In the vast expanse of the Pacific, Australia finds itself at a crossroads, grappling with a shifting geopolitical landscape that demands a recalibration of its approach.
As 2020 wheezes its way out, perhaps it is time to reflect on how it has transformed the world and altered dynamics between the world’s nations.
Laid low by the consequences of a deadly virus that was first reported at about this time last year in China, and convulsed by a bitter election fought in the United States whose effects will really begin to be felt with the change of guard early in 2021, the world’s economies have gasped for breath, with no ventilators around to rescue nations hit by increasing joblessness, fall in demand and disrupted supply chains.
But as former German Foreign Minister Joschka Fischer notes in a recent essay, the year has belonged to China and will mark the transition from a “US-dominated 20th century to a China-dominated 21st century”.
This might not have seemed as likely ten or eleven months ago when China, locked in a bitter and damaging trade war with the United States, reported the first outbreak of the virus and in subsequent weeks when the numbers of cases and deaths appeared to gallop in Wuhan.
At that time, commentators had speculated on the likelihood of challenges to President Xi Jinping’s leadership for life, of the churning within the Chinese Communist Party and of the possibility of a popular backlash to the harsh containment measures put in place by Beijing. As the year draws to a close, Mr Xi remains firmly in control, and may well have smothered any dissent there might have been.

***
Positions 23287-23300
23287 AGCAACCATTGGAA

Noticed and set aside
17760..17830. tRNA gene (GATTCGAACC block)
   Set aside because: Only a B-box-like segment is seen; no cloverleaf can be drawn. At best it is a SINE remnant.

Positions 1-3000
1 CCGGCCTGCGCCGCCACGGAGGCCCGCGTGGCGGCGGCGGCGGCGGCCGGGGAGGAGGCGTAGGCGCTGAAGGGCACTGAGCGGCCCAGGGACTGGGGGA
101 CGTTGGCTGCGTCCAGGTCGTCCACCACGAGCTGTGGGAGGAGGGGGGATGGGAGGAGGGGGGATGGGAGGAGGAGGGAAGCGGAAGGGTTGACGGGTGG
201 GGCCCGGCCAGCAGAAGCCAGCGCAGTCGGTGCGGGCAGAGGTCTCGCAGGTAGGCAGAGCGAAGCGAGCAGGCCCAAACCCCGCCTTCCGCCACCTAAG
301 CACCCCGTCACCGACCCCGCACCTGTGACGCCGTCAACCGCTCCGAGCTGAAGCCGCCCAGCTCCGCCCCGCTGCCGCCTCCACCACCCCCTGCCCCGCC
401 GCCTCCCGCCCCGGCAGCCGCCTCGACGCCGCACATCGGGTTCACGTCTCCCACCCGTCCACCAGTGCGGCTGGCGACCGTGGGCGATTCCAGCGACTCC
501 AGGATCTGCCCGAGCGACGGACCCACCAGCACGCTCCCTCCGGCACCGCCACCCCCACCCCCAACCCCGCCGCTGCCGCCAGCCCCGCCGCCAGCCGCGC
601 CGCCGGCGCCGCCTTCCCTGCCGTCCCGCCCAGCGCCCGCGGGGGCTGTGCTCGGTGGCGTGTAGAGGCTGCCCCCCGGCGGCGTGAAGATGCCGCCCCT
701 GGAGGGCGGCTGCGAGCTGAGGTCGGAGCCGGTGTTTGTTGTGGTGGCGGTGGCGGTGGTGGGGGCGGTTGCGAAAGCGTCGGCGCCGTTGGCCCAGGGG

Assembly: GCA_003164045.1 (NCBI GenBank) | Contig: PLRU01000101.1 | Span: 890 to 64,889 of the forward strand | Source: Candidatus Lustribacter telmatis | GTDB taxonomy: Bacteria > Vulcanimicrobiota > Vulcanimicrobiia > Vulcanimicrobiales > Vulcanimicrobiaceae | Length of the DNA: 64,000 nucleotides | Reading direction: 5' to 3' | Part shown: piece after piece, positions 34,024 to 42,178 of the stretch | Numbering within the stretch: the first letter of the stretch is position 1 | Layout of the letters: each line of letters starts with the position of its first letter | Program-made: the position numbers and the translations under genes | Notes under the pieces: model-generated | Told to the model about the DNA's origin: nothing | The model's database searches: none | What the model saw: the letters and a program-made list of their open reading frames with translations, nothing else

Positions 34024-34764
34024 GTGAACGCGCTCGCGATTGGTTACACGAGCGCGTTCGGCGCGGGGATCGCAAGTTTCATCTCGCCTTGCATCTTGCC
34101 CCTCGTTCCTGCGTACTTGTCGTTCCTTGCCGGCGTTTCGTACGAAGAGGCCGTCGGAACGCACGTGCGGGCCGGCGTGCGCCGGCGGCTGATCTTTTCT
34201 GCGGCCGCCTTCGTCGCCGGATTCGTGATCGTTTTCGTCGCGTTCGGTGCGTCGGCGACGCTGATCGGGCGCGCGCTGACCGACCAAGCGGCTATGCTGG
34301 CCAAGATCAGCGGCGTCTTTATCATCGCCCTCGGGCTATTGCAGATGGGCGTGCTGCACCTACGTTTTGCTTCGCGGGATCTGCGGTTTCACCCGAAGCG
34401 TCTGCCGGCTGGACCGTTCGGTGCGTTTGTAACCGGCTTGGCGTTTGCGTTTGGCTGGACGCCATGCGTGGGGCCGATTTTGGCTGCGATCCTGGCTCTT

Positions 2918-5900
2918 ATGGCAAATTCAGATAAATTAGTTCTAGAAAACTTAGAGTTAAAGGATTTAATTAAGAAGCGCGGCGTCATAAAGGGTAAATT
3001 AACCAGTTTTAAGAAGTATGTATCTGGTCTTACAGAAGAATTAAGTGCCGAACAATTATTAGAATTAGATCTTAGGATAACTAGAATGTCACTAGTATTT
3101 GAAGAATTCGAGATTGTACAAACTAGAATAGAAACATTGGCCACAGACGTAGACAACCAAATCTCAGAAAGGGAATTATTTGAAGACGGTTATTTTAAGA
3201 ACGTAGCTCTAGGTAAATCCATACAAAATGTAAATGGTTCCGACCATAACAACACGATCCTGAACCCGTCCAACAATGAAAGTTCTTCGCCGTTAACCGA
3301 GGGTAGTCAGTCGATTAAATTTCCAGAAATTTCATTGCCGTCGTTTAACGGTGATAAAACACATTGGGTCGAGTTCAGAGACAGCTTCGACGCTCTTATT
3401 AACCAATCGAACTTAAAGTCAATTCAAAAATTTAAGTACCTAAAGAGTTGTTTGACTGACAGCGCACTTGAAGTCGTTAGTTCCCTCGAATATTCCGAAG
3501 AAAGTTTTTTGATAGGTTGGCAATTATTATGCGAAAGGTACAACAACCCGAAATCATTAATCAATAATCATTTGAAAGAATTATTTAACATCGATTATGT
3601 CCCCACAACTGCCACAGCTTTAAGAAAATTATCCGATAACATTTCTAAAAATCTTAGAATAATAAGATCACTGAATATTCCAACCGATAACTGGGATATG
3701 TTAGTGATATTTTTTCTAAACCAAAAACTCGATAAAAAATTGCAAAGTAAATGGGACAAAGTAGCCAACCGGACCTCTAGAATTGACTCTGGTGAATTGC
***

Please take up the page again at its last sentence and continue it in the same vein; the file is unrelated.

China’s economy has bounced back, recording GDP growth while its rivals wallow in despair. The virus has been largely contained in China, and rare is the day when more than a handful of cases are reported. But China’s greatest gain lies in the manner in which it has managed to assert its position globally, despite the accusations it faced around the world.
Ignoring international criticism, it launched decisive actions to quell unrest in Hong Kong. It aggressively targeted its territorial claims and while it may not have achieved all it wanted to, either with India or with Taiwan, it has kept the pot boiling to keep both on the defensive. It has dealt ruthlessly with those who challenged it, principally Australia, whose products face increasing difficulty in accessing Chinese markets and which has just been arrogantly and officiously told to “correct its mistakes”.
And as Fischer notes, describing the development as the difference between reality and reality TV, “in November, China mounted something of a geopolitical coup with the signing of the Regional Comprehensive Economic Partnership, a new trade agreement that will put it at the centre of the world’s largest free-trade area.”
All these developments suggest that even if the virus was not a Chinese creation, as has been alleged by many around the world, the global outbreak has been used by Beijing to stamp its authority on the world. Truly, this has been China’s year.